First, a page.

As more and more comes out, it should be obvious that the designers ever dreamed that the power plant would be monitored by staff 100 miles away. When we visited the plant in 1969 it was a hive of activity. When we visited during the 1998 Highpointers Convention we didn’t see a single person — even at the museum.
Ameren’s Taum Sauk Chemicals Change Black River From Brown to Aqua But Not Clear
February 6 2006, 11:18 PM
Ameren is making much of its 500,000 gallon floculation treatment of the lower Taum Sauk reservoir to settle debris from the December 14 collapse that unleashed a billion gallon 12 minute Missouri tsunami on the normaly placid Black River.
The treatments changed the “Big Muddy” color of the Black River to aqua — but it is still not back to the crystal clear stream that was Missouri’s showpiece.
For three days starting Jan. 25, AmerenUE dumped about 70,000 gallons of alum and 430,000 gallons of sodium aluminate into the lower reservoir. Missouri DNR officials say they are unaware of any fish deaths as a result of the treatment.
Ameren got off lucky in the disaster. A dam at Lesterville held and kept the billion gallon wall of water from destroying the entire path of the scenic river.
Officials unsure when Black River will run clear again
February 4, 2006
AmerenUE Is Using Flocculates to Remove Suspended Clay from Lower Reservoir
February 6, 2006
Ameren Official Site
Ameren Trivializes Taum Sauk Disaster On New Website
February 6 2006, 11:20 PM
Nearly two months after Ameren nearly killed Taum Sauk superintent Jerry Troop and his family and young children in a 12-minute tsunami nightmare that washed them out of their home in the wee hours of the morning the utility has finally launched a website talking about the disaster.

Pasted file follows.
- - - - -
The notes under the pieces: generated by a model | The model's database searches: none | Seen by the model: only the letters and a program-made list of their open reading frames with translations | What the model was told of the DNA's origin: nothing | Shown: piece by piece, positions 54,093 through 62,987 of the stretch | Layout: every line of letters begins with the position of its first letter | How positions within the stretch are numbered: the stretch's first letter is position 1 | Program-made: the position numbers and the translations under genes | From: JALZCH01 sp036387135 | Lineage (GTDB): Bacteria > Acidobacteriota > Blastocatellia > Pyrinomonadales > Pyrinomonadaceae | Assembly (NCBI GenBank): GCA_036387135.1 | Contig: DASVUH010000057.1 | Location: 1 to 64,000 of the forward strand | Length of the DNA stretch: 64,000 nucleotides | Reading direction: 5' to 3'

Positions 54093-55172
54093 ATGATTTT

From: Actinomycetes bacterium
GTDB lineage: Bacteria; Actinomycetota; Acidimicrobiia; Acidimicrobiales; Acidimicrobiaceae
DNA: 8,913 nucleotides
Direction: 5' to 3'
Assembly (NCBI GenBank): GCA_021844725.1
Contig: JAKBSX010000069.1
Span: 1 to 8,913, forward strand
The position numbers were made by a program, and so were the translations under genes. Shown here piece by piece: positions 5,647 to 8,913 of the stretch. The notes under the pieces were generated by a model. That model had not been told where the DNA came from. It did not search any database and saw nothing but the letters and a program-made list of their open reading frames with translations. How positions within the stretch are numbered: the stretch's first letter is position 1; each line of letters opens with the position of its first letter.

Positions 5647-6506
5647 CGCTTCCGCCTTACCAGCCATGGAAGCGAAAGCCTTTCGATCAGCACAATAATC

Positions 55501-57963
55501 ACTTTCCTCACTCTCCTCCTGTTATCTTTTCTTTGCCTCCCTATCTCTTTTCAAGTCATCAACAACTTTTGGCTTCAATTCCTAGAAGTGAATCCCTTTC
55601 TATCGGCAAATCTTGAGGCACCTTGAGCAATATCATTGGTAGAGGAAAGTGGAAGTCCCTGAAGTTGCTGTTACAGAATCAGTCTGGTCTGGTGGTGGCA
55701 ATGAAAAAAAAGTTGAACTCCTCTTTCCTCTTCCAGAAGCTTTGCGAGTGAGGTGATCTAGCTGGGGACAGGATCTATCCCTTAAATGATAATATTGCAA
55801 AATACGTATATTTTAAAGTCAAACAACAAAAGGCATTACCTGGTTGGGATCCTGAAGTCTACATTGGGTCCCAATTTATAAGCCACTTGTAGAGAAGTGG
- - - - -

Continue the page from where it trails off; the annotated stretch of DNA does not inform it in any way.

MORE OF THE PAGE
As per usual Ameren is clumsy in its handling of the incident. It still shows no contrition or even an apology showing that it is at least aware that it destroyed the most beautiful spot in Missouri. The page is not linked from the main Ameren page.
Worse the website minimizes the tragedy to Taum Sauk Superintendent Jerry Toops whose home was completely obliterated in a wall of water that washed him and his family away and resulted in his young children being disfigured from hypothermia burns in the 30 degree temps.
Here is Ameren’s entire summary of the events from its lead page.
On Dec. 14, 2005, the AmerenUE Taum Sauk Plant experienced a breach in its upper reservoir that caused flooding and extensive damage in the Johnson’s Shut-Ins State Park and the closing of one road.
The rupture in the northwest corner of the plant’s 1.5-billion-gallon upper reservoir caused water to flow downward. The company immediately implemented its emergency plan and assembled a multidisciplinary team of experts, company officials and consultants to analyze the event and determine next steps.
Currently, several state and federal regulatory agencies are on the site to help determine the cause of the breach. The Federal Energy Regulatory Commission (FERC) will issue a full report and share that publicly after it has been independently reviewed. That effort could take weeks. While we do this exhaustive analysis, Ameren is urging its employees, the media and the public, to avoid speculating about the cause of this incident.
Ameren has created this special Web site to keep the public up-to-date on restoration efforts.
There’s no mention that anybody was even hurt in this dry summary.
The only mention of any injury is in the FAQ and it trivializes the trauma the Toops endured.
3. Was anyone injured? What is their status?
A. A family of five was taken to a local hospital for observation and treatment. Three children were hospitalized, one for as long as 15 days. They have all been released from the hospital.
The FAQ have some interesting results:
Why is the plant operated remotely? How long has it been operated remotely?
The Taum Sauk plant has been operated remotely since it was first put into service in 1963. Consistent with industry standards, the Taum Sauk plant was designed to operate remotely. Day shift people are on site for maintenance and some operational duties.